I recently had a talk with my five and eight year old children about happiness. As young children, they notice the clothes their friends wear, the vacations they take and the number of siblings their friends are lucky to have.
Thank G-d, my children aren’t lacking in any of these areas, but it bothered me, as a mother, how often they comment on what their friends have. So we spoke about it. As someone that works with many adults, I told them that very often, I encounter people who have a lot going for them.
Yet, they are so busy looking at everyone elses houses, pockets and belongings that they don’t stop to look inside themselves and be grateful for what they have been given. It truly darkens a person and can turn them into a bitter human when they are constantly looking at everyone else.
The concept of ‘keeping up with the Joneses’ is definitely not a new one. Making sure your children are dressed to appropriate community standards dates back many years. Lately, though, I feel like we have taken it one huge step further. Not only are people doing their best to “keep up” but are totally okay with commenting (in public forums, mind you) on other peoples successes and gains. These comments often scream JEALOUSY and ENVY.
I wonder if there is something I am missing when I see grown adults freely talk like this. How does being angry or despising someone for their purchase of a new home (Mazel Tov!) help you in any way? Will being mad about it help you land a plot of property? Will it magically make a house come your way faster, if you are on the market? What good does it to you to your current situation?
In no way have I ever really lived a luxurious life – not when I was growing up as a child, or now as an adult. One thing that was drilled into me, and that I hope to pass on to my children, is that CHOOSING happiness as a way of life, starts with looking in myself: there are things that I, and only, I have been blessed with. Focusing on those blessings will bring me joy. Focusing on what I lack or wish for, will bring me self-pity, envy, and jealousy.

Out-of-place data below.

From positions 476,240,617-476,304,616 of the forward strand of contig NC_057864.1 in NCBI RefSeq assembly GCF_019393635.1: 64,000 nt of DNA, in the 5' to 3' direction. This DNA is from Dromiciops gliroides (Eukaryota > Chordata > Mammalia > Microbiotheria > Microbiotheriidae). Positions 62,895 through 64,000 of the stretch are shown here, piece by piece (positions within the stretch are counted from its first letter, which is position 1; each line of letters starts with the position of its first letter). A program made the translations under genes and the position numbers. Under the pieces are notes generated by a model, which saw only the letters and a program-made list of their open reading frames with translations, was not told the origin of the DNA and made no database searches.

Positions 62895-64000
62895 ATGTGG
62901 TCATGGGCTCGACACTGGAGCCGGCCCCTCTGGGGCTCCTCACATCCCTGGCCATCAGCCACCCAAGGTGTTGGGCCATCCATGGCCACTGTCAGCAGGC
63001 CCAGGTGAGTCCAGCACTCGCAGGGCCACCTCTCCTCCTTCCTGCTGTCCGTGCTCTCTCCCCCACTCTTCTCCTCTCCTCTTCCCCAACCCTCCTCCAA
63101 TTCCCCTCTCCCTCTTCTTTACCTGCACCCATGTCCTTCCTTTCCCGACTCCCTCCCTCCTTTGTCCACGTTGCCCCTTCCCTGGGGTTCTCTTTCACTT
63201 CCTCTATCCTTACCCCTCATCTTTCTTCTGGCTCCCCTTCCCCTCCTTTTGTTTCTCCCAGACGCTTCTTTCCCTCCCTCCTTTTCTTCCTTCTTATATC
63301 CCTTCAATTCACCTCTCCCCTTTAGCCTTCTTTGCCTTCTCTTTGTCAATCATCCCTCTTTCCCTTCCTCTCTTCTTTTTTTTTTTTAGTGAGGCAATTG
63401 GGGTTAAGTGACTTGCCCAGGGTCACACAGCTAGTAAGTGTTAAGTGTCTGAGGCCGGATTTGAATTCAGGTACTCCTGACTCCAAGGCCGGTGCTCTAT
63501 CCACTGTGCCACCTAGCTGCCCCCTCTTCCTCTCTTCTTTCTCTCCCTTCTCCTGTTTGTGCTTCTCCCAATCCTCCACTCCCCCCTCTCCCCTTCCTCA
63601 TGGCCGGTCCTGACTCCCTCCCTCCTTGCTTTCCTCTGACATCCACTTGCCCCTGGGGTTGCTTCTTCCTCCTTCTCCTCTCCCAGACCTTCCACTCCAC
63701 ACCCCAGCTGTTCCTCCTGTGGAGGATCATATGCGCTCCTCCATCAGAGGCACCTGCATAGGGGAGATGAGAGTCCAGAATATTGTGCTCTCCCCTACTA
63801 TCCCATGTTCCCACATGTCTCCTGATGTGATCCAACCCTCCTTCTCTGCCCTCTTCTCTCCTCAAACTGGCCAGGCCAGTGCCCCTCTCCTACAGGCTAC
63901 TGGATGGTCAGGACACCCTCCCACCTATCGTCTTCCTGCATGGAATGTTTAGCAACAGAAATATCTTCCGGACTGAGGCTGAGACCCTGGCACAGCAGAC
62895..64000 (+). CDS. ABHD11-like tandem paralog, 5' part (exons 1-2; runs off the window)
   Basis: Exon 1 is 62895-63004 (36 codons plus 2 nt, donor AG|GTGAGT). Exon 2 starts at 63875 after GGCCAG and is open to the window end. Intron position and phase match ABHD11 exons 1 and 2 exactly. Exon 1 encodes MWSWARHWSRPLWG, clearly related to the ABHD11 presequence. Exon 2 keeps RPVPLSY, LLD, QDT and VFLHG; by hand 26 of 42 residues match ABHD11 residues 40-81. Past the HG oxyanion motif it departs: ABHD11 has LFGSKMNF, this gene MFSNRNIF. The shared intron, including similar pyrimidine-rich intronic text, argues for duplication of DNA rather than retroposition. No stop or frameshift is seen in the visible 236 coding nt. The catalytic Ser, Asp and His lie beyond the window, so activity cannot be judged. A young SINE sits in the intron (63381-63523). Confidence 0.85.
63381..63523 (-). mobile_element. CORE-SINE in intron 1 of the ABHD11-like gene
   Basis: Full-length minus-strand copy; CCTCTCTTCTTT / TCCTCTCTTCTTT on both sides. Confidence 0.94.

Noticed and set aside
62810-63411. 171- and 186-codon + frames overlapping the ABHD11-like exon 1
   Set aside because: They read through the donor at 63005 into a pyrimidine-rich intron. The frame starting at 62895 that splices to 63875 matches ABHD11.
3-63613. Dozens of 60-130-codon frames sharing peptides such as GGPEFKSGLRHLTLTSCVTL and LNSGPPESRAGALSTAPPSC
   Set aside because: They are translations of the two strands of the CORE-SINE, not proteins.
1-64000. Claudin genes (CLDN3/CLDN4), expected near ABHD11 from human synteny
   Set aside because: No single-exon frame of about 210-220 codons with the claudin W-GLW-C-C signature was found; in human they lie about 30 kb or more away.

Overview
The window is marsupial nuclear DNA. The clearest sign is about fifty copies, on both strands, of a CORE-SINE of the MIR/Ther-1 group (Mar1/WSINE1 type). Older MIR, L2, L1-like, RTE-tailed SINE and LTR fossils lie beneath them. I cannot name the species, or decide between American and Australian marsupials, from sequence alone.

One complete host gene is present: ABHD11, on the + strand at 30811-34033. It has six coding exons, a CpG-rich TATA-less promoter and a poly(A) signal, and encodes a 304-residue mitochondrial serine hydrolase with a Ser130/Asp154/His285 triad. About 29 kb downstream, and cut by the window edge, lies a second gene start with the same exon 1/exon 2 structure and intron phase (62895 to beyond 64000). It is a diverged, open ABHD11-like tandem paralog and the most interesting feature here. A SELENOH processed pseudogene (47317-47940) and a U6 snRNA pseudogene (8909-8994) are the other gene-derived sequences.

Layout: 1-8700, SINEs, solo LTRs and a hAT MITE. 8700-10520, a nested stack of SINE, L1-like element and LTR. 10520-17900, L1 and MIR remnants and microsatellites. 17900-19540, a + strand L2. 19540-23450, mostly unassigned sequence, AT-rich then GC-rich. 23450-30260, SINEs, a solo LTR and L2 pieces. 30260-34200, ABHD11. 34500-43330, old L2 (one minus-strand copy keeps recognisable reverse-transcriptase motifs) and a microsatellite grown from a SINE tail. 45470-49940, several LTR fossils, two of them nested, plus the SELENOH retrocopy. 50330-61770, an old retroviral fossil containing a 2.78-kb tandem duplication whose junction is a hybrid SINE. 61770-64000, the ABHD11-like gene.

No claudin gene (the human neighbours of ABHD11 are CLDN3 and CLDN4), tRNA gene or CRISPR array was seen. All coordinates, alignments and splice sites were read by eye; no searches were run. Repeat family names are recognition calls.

It’s interesting to note that out of all the commandments that G-d could have chosen for His top Ten – jealousy was one of them – yes, it’s on the same levels as murder, keeping Shabbos and stealing.
Taking it one step further: I recently heard a renowned psychologist speak about children leaving the fold (aka OTD). One of the things that he mentioned was raising your children in a HAPPY home: ensuring that laughter, joy and comfort were all prevalent and in existence on a daily basis.
As much as we think that, as adults, we are pros at masking our feelings or not letting our children in on all the details; children are smart and notice everything. They too will copy your behaviors and actions, as that is what is familiar to them. They overhear voice notes, Shabbos conversations and murmurings between you and your spouse.
So, think about it – what is the gain here? Choose joy, choose happiness, choose to find the good in your life, regardless of what your neighbors, friends and childrens Rebbis are able to afford.